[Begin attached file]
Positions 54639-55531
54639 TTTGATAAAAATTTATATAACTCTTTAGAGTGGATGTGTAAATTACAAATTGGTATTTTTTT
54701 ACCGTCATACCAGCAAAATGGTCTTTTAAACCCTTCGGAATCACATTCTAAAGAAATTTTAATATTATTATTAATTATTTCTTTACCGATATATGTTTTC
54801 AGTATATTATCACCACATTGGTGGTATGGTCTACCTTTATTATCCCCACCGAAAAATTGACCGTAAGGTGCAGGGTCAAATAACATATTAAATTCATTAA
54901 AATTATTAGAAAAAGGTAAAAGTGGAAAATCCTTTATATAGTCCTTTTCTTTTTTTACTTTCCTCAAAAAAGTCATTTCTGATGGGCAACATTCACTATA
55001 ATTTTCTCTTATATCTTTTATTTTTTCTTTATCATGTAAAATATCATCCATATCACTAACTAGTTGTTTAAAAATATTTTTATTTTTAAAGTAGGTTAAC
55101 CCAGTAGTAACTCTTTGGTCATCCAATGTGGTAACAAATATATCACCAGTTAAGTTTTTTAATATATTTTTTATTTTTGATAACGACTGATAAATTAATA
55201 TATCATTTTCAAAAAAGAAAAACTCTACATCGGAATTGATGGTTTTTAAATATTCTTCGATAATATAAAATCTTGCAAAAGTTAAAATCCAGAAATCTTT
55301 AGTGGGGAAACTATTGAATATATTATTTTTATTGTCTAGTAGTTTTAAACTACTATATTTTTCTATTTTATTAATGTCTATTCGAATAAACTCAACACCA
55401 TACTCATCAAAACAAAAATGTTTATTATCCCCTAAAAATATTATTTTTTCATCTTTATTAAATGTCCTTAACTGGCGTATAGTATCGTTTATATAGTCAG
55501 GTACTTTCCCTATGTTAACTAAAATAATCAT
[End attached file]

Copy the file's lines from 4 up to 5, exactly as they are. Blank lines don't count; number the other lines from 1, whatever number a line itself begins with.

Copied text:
54801 AGTATATTATCACCACATTGGTGGTATGGTCTACCTTTATTATCCCCACCGAAAAATTGACCGTAAGGTGCAGGGTCAAATAACATATTAAATTCATTAA
54901 AATTATTAGAAAAAGGTAAAAGTGGAAAATCCTTTATATAGTCCTTTTCTTTTTTTACTTTCCTCAAAAAAGTCATTTCTGATGGGCAACATTCACTATA